I completed a project with the Gotland wool. This was my vacation knitting project, the one I took with me to Ottawa when we went to visit family over Christmas.
I tried and tried to decide on which colours of the Gotland to use, and in the end I just spun them all and figured I’d sort it out later. I spun up one and a half pounds of undyed and 8 braids of dyed, and they came out to about a sport weight. I couldn’t decide what colours to do when it was in fibre form, so I thought it might be clearer to me in yarn form.
What was clear when I laid them all out was that I wanted to use them all. I had decided to render this project on Ravelry, which was the body strategy of one pattern and the chart of another.
Here is the finished vest:
Now I have a whole lot of leftover handspun Gotland, and no project in mind, and not enough of any one colour to provide the background for another sweater. I may have to spin yet more Gotland to make use of what I’ve already spun -(this is how I end up with bins and bins of handspun yarn to deal with.) I’m most tempted by the Schoolhouse Shetland sweater by Meg Swansen, or maybe the Ram’s Horn.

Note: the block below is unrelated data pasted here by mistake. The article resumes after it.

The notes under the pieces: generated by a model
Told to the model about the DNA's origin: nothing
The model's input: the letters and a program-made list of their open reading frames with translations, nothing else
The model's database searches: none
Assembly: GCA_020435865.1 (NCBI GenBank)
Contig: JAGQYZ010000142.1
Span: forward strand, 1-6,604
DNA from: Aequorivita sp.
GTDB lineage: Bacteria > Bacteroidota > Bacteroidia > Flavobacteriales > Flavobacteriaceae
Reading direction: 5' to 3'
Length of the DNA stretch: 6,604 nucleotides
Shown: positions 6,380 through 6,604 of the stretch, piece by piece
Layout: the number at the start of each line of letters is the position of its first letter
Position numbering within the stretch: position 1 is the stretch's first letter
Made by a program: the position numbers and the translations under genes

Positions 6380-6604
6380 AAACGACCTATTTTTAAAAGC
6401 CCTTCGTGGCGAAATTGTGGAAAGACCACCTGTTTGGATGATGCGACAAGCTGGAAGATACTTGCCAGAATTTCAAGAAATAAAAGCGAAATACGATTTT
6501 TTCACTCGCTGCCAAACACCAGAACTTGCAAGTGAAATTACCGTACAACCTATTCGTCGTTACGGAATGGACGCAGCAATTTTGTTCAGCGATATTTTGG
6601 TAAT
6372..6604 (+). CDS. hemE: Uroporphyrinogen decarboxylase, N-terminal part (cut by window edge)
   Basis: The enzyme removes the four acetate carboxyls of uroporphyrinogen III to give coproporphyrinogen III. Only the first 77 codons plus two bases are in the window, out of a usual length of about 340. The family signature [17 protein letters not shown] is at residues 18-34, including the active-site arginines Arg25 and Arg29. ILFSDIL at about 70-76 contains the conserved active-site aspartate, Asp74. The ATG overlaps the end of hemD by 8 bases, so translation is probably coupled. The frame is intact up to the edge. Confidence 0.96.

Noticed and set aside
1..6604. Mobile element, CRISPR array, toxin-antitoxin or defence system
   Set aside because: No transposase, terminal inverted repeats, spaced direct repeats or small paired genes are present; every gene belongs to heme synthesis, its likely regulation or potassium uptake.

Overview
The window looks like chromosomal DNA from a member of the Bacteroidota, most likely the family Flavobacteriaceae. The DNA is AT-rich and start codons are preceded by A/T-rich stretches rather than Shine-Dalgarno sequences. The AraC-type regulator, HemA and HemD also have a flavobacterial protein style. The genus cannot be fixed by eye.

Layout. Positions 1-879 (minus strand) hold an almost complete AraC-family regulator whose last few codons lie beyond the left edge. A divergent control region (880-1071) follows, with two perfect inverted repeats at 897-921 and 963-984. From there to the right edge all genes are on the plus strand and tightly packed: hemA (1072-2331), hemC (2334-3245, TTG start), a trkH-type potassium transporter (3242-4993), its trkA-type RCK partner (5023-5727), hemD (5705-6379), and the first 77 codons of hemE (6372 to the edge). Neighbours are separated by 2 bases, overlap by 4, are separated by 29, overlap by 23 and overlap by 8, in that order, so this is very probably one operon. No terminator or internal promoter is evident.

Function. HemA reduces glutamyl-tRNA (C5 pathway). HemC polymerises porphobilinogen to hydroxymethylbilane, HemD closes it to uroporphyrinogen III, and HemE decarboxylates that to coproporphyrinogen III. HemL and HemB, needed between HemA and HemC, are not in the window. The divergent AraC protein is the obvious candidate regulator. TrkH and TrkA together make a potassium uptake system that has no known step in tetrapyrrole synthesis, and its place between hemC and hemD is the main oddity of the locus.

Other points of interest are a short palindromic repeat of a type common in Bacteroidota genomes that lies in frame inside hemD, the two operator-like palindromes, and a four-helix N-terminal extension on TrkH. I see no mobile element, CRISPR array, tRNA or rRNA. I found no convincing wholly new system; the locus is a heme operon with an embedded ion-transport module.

As a last note, I’m gonna come clean. This wool is itchy. I made the neck tight enough that I’d need a turtleneck to fully protect my skin against the pickiness, and I do spend a bit of time while I’m wearing it tugging it away from the delicate skin of my throat, pulling up the underlayer and tucking it between wool and skin. I possibly should invest in a turtleneck of two. That said, it’s so worth it. The sheen on this wool, the cozy look of the halo on the fabric, and the warmth it provides – it’s wonderful. This is a light-as-anything vest, but it provides an amazing degree of warmth. Wool that itches carries significant benefit, and we’re good to not forget it. Give itchy wool its due – it’s warm, beautiful, and enduring. It’s much better to go buy a couple turtlenecks than to never use it.